What Is the Purpose of Value Change?

Geri Terzo
Geri Terzo
Businessman with a briefcase
Businessman with a briefcase

The purpose of a value change in the financial markets is essentially to reflect increased or decreased demand in a particular asset or security, including stocks. An increase in value indicates stronger demand in an investment, and declining value shows less demand. Rising or falling value is sometimes based on perception and might not be a true representation of what an asset or security is worth.

When there is a major company event, such as a merger or acquisition, it is likely to result in a change in the value of the stocks involved. Typically and historically, the company making the acquisition will experience an increase in stock value because this is the party taking on the most risk. The target company that is being acquired usually will experience a rise in stock value because investors celebrate the prospects of that entity's future.

Depending on the direction in which an investment turns, a value change could create a buying opportunity for investors. The change in value to the downside means that it costs less to enter this investment or purchase this asset at the current time. Investment values change frequently and sometimes dramatically, so waiting to take advantage of a value change to the downside could result in a lost opportunity.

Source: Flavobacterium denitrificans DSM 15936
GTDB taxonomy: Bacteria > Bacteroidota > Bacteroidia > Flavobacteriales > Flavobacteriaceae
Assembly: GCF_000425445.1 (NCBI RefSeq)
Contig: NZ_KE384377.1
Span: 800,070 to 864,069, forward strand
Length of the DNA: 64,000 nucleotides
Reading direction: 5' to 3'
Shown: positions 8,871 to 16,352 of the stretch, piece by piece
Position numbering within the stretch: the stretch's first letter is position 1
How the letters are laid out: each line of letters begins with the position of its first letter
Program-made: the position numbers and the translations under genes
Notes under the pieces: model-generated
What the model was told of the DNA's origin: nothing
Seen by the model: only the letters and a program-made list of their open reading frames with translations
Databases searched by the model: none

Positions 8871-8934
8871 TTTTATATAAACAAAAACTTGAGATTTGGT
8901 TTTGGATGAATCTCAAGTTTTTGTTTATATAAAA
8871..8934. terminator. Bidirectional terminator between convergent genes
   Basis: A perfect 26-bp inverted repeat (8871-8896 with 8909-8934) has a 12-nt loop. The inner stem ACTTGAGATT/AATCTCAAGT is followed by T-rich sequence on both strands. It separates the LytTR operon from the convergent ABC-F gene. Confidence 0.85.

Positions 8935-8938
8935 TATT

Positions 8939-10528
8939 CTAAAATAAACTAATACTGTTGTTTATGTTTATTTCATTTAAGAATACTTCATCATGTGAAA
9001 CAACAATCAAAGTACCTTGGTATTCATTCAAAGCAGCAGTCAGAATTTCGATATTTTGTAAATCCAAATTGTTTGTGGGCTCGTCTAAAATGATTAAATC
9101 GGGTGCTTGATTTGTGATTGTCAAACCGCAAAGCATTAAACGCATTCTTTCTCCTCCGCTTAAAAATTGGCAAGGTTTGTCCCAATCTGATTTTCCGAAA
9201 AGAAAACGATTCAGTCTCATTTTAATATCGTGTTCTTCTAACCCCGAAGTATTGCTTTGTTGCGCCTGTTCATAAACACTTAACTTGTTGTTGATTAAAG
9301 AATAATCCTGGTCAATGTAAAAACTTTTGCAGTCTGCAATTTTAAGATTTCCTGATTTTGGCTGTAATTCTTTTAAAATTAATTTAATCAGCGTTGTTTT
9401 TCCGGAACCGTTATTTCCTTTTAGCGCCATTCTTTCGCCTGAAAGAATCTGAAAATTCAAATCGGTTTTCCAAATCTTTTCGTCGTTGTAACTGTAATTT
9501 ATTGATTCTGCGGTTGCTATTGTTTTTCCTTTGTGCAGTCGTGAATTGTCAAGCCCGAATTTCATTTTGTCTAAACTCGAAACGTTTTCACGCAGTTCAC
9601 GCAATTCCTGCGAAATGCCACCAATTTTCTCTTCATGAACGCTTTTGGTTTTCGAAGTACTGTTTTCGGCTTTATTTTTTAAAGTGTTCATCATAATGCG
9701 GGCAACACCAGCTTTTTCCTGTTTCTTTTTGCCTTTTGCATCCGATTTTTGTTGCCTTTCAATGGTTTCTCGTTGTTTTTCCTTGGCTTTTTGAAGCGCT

A value change in the stock market is illustrated in monetary terms. For instance, the major stock markets across the United States indicate that a security has shed value by presenting the US-Dollar-per-share cost of that investment in addition to the amount of money that the security has lost since the previous trading day. This is the amount of money that it costs to purchase that stock. The same method applies when a stock gains value.

There are certain events that tend to trigger more dramatic value changes than others. One such event surrounds when a company decides that its investors will be paid dividends, which are discretionary shared profits in the form of cash and stock. There are a series of dates leading up to the actual payout, including a pre-established ex-dividend date. This date determines which investors are entitled to a dividend payout.

On an ex-dividend date, the exchange in which a company lists its shares to be traded will adjust the stock price of the company that is making the dividend distribution. The value change is a decrease worth the amount of the dividend payment, and it is because the company is worth less upon distributing some of its profits to shareholders. This value change is most apparent when there is a sizable dividend being paid out.

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      Businessman with a briefcase